• The -progressOnly option runs Database Configuration Assistant in response file mode.

    • local_dir is the full path of the directory where you copied the dbca.rsp response file template.

A.6 Postinstallation Configuration Using a Response File

Use the following sections to create and run a response file configuration after installing the Oracle software.

A.6.1 About the Postinstallation Configuration File

When you run a silent or response file installation, you provide information about your servers in a response file that you would otherwise provide manually during a graphical user interface installation. However, the response file does not contain passwords for user accounts that configuration assistants require after the software installation is complete. The configuration assistants are started with a script called configToolAllCommands. You can run this script in response file mode by using a password response file. The script uses the passwords to run the configuration tools in succession to complete the configuration.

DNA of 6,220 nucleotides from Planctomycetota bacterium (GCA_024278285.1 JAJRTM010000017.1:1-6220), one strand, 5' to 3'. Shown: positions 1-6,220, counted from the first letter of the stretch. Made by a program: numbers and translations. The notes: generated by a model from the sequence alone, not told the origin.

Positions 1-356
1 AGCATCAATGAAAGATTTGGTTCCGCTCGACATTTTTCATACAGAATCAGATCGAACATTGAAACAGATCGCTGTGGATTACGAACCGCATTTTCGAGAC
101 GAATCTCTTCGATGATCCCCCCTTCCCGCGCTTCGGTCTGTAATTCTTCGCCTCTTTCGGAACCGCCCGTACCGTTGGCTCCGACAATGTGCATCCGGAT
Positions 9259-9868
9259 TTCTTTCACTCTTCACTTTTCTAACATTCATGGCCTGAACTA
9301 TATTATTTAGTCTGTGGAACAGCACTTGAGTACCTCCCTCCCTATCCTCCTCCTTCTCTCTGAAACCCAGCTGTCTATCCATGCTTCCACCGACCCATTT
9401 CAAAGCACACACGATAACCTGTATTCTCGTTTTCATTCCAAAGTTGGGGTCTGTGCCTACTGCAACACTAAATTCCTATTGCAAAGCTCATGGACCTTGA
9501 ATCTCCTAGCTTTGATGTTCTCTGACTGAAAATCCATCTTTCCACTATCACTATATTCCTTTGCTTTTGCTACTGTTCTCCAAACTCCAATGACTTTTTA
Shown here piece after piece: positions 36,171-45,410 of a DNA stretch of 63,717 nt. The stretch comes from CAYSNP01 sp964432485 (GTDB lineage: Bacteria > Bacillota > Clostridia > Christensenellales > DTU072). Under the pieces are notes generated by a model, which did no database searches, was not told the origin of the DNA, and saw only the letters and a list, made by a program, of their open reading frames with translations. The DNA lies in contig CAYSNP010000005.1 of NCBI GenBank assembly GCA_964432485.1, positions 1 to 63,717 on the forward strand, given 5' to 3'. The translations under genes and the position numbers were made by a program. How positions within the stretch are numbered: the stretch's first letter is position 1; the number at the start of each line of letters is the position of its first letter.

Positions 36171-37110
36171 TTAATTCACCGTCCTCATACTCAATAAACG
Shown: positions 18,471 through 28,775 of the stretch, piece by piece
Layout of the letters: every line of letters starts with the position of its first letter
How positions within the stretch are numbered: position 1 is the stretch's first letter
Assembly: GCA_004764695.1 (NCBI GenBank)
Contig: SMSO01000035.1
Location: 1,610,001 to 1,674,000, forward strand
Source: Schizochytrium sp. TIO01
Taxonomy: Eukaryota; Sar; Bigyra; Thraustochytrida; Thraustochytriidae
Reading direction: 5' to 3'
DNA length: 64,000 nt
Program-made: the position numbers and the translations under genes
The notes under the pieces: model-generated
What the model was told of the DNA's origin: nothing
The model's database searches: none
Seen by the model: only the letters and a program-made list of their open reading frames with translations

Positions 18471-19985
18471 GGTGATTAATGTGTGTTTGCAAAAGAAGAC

If you keep the password file to use for clone installations, then Oracle recommends that you store it in a secure location. In addition, if you must stop an installation to fix an error, you can run the configuration assistants using configToolAllCommands and a password response file.

The configToolAllCommands password response file consists of the following syntax options:

  • internal_component_name is the name of the component that the configuration assistant configures

  • variable_name is the name of the configuration file variable

  • value is the desired value to use for the configuration

The command syntax is as follows:

internal_component_name|variable_name=value

For example:

oracle.assistants.asm|S_ASMPASSWORD=welcome

Oracle recommends that you maintain security with a password response file:

  • Set the permissions on the response file to 600.

  • The response file owner must be the installation owner user, with the group set to the central inventory (oraInventory) group.

A.6.2 Running Postinstallation Configuration Using a Response File

To run configuration assistants with the configToolAllCommands script:

  1. Create a response file using the syntax filename.properties. For example: